Cool. So everybody’s product has a spectrum of features and benefits. Right? Things that are included in what you have to offer. And the problem is most people look at this spectrum and they say, well, these four or five things that my product or service provides are the same as everybody else. Right? So what I want to show you is this is how to think about what you offer compared to what your competitors and what the market is talking about and how you can identify the elements that you can use in your marketing message and the way you talk about it, that differentiate you. Even if you feel like you aren’t that different. Right? And so let’s say you have this set of five different features. There’s A, B, C, D, and E. So let’s say if you are a neobank, a new bank, right? There’s money transfers, there’s high yield savings accounts. There’s a debit card. There’s, peer-to-peer transfers. All these different things that it does. Right?
Or if, let’s say you are a marketing consultant. Right? You provide SEO services, you provide PPC services and you do all these different things and you look, and you’re like, well, our competition kind of does all of that. Right? And so what you do is you look at the market, you understand what it is that they’re talking about and you identify, you say, okay, our market is primarily talking about A, C and D. Right? That’s really what the market, in terms of our target customer, is hearing on a regular basis. But what nobody’s talking about are these elements, right, of this product. Nobody’s talking about B, nobody’s talking about D. And they’re elements in, really, everybody’s product, but nobody’s talking about them. So then these become what you use to differentiate. And you highlight them and you tie those to the biggest dreams and desires of your market. And that’s how you differentiate, because then you come in and you’re the only one that’s talking about these elements of the product.
And that’s how you do it. Right? You look at the elements of your product that nobody else is talking about. And you highlight those. Right?
One of the best examples of this, it’s a classic story. Some of you might’ve heard it before, is Claude Hopkins. One of the greatest copywriters of all time. He wrote a great book called Scientific Advertising. And he has a famous story where Schlitz Beer hired him to come in and do their advertising. Schlitz was an established brand, but their market share was slipping. They were falling behind their competitors and they couldn’t figure out why. So Eugene Schwartz went through his process. He went to their distillery, where they make the beer and interviewed the owners, he interviewed the founders, had conversations and he asked for a tour. And they bring him through a tour of the distillery and he sees this amazingly intricate process of making beer.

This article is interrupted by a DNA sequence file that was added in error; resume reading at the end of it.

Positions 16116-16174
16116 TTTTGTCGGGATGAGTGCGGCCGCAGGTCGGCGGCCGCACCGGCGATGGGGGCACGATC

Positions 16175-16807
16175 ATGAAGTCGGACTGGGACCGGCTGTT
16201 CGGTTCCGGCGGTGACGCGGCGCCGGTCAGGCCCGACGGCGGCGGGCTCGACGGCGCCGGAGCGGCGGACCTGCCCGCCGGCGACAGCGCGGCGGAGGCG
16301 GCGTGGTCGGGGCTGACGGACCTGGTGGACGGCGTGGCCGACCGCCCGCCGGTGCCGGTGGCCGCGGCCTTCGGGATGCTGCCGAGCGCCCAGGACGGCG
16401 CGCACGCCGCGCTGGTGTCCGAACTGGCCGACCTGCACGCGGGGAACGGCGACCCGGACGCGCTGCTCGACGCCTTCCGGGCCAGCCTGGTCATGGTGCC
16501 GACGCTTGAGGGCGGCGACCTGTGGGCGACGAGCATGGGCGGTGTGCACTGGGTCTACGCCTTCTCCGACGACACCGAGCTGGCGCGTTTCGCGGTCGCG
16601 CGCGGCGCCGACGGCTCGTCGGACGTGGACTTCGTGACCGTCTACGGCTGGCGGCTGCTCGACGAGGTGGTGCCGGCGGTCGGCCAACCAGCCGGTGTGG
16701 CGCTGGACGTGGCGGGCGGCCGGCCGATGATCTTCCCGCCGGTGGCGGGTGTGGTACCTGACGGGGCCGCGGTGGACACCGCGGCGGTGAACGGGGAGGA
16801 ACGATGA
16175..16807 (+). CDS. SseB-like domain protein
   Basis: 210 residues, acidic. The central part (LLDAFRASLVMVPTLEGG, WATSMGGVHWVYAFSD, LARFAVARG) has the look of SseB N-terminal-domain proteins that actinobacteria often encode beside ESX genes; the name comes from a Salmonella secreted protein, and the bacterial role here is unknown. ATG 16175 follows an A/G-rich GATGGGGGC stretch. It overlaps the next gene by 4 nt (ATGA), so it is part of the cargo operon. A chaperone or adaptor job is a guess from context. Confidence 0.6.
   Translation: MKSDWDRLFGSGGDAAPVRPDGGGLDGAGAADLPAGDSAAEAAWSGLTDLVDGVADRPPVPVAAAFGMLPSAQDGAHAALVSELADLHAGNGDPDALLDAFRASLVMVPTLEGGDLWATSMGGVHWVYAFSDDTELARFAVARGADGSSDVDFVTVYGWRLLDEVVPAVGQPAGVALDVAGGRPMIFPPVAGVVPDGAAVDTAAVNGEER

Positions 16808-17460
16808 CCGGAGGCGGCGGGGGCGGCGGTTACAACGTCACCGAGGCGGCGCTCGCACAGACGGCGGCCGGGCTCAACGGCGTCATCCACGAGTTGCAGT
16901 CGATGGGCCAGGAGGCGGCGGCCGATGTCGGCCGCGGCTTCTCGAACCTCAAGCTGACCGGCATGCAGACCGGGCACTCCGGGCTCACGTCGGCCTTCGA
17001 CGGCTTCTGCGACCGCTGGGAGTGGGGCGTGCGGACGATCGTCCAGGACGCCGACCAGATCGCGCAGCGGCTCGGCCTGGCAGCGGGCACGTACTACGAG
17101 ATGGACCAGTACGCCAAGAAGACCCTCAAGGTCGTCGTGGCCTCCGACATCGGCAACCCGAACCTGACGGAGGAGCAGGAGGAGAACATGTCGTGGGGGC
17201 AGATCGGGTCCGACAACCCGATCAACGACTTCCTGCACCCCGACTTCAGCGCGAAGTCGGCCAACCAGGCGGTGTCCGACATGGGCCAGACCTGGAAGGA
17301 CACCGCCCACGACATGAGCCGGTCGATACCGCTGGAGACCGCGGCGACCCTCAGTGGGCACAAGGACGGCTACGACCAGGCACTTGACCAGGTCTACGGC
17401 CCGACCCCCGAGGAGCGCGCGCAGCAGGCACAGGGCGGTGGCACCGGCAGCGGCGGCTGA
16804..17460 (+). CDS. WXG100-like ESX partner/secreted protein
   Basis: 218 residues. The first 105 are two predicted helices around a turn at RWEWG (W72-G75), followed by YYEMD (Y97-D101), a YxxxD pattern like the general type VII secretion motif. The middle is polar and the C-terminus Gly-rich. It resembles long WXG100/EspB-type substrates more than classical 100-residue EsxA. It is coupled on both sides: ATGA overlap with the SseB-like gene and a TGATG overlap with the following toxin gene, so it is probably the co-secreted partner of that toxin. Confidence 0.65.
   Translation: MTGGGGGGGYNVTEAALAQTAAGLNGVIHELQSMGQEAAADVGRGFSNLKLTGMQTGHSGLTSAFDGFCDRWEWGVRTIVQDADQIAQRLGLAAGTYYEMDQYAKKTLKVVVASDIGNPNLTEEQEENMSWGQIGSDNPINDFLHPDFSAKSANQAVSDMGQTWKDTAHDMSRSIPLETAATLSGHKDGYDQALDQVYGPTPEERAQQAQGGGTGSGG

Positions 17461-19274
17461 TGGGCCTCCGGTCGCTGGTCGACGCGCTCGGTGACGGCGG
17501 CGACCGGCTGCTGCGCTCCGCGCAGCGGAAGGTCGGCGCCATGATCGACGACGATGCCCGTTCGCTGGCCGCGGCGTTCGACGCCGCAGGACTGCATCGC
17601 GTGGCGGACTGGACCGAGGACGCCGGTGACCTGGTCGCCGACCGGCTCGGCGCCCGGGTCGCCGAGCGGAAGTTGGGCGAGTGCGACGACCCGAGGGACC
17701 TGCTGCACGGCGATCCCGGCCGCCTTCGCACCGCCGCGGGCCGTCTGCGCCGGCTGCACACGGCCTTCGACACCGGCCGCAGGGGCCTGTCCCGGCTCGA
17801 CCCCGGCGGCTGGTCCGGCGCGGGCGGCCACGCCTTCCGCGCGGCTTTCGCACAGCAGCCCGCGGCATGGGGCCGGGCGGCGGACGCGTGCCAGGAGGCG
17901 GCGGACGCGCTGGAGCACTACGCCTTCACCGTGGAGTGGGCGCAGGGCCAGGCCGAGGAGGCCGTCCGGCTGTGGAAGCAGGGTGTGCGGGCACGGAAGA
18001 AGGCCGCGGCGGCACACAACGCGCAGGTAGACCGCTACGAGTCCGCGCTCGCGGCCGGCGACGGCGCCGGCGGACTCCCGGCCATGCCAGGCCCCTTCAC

He’s like, this is fascinating. This multi-step process, this high level of craftsmanship going into making this beer. And he says, this is your ad. This is what you need to be talking about. The owners, the founders, look at him and go, what are you talking about? This is just how beer is made. This is what everybody’s doing. He goes, yes, but nobody is talking about it. None of your competitors, none of the other brands are talking about this process. Right? And so what Claude Hopkins did is he took those elements, he built a marketing campaign, an advertising campaign around it. And that helped Schlitz differentiate. Even though under the hood, the owners, the founders, the creators, the manager didn’t feel like they were different. Right?
So go ahead, look inside your product with the awareness of what your market is currently hearing, what your competitors are currently talking about. Bring that awareness, take a look inside and you’re going to find opportunities to differentiate, even if don’t feel like you’re different.
Go get it.